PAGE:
In our current political climate, both in the US and Europe, the age old dichotomy of left versus right has faded. What is coming to the forefront is a matter of nationalism versus globalism. Both terms seem vague, encumbered, and looming. As towering as it seems, it is the defining pivot of sufficient sovereignty or utopian solidarity. In the following I aim to lay out the bones of each, an analysis or survey, of what temperament is composed of.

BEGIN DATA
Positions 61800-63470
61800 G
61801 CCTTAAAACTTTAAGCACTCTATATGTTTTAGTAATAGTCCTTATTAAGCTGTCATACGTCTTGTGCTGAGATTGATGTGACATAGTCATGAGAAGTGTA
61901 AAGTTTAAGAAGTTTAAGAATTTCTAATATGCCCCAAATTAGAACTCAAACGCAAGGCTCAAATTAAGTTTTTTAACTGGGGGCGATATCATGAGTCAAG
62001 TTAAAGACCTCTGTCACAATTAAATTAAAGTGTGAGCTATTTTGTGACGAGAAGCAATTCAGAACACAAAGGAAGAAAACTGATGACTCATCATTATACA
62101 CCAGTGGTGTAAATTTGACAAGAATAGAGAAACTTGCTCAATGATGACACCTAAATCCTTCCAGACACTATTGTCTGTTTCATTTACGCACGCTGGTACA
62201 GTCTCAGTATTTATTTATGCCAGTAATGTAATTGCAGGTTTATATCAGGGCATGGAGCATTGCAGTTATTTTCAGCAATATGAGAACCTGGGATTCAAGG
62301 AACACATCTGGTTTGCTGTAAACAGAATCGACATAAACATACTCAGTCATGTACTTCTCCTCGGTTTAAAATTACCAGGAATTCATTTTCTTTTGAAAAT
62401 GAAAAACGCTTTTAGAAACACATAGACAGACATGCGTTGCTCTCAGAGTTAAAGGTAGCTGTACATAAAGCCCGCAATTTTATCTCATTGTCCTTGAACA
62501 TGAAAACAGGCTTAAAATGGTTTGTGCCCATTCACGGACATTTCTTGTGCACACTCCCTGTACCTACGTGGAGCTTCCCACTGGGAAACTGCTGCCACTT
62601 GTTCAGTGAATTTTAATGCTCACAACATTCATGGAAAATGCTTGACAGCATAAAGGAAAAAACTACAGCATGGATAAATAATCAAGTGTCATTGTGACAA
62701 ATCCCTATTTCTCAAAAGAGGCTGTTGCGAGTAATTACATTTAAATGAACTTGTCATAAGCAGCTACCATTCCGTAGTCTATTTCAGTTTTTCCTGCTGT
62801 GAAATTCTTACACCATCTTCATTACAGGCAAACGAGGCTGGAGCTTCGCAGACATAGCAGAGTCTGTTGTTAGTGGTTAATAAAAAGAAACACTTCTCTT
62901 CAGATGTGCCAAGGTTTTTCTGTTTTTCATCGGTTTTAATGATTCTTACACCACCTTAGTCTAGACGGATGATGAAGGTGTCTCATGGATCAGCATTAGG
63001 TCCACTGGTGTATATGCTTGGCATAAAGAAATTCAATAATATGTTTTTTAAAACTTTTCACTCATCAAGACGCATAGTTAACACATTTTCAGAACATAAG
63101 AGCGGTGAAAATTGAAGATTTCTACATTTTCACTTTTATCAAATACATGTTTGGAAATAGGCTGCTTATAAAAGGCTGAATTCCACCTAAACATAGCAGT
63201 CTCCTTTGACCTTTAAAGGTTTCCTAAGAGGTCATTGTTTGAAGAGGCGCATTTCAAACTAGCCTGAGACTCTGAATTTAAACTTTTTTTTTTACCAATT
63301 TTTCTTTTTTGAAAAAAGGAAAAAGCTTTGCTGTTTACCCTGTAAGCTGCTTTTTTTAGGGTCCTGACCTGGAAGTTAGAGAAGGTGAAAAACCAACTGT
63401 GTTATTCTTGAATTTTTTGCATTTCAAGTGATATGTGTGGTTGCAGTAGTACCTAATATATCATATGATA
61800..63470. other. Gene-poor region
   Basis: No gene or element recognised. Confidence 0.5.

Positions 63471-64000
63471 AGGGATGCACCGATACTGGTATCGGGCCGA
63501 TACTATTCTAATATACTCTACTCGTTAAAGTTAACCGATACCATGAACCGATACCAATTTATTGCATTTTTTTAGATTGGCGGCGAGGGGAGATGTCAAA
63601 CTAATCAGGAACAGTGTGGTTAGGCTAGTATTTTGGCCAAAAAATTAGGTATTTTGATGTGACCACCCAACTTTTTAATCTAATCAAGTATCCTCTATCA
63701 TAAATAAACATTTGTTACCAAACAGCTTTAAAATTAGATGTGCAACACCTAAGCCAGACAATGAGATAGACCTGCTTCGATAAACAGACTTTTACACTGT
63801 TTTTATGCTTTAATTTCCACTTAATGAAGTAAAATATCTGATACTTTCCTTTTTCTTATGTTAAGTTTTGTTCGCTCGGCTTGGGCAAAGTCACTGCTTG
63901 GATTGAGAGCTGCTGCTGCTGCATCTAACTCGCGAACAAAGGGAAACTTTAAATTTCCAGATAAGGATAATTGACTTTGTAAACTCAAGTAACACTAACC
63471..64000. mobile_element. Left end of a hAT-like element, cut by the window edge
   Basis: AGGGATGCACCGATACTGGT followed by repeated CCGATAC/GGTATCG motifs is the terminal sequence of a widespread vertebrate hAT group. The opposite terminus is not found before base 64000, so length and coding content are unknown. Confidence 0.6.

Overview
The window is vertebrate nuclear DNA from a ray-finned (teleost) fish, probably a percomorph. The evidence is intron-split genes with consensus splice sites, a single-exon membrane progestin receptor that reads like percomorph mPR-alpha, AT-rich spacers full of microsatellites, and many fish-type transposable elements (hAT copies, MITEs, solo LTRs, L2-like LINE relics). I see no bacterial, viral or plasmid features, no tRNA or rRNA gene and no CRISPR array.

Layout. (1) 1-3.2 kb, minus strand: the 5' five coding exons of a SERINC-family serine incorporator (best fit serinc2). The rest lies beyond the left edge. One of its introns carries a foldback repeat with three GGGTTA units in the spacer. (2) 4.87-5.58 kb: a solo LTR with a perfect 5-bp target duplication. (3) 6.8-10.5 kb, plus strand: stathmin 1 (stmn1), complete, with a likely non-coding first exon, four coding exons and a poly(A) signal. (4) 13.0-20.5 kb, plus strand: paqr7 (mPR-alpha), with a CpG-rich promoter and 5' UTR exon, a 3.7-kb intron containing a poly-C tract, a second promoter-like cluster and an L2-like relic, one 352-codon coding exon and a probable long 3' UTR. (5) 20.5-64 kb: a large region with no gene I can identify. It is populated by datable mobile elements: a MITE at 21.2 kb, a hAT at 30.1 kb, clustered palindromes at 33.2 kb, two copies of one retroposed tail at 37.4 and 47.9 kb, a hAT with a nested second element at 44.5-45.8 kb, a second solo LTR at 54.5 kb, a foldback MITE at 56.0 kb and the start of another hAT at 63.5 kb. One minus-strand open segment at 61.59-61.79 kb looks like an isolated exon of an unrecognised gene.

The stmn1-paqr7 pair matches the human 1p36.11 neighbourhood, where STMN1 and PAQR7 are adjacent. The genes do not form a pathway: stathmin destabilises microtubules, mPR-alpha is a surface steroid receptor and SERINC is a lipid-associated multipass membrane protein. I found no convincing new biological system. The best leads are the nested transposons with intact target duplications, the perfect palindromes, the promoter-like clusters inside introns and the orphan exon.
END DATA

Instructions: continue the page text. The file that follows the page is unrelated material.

Globalism is a vague word, as is neoliberalism. They are tossed around too easily, and one may struggle to define the weight it carries. At its essence, globalism aspires to unite all people, all nations, all religions, in a form of solidarity and good will. It is a fool’s myth to say it aspires to have a ‘one world government’. No, that is not required, what it does seek out is a unified agreement from all nations, all peoples, all cultures, to conform to a neoliberal hegemony. By neoliberal, one means a free market and near-limitless commodification, across all cultures. In the past it has been dubbed the ‘McDonaldization’ of the world. While dated, this remains fairly true. Globalism aspires for the international realm as a whole to conform to the corporatization model, that is, the commodification for profit anything that can be commodified. Rhetorically it is veiled in speeches of progress, of multiculturalism, of secular humans and human rights, of democratic and Western values. This is the banner which it wraps itself in to appeal to the humanitarian sentiment, the bleeding heart which yearns for utopian unity. At the core, it is about power, the conforming of cultures to the Western neoliberal hegemony only means submission and membership to that which is the defining hegemon. Whether it be through forceful interventionism or significant international trade deals, it is about  power and extending the hegemonic mesh.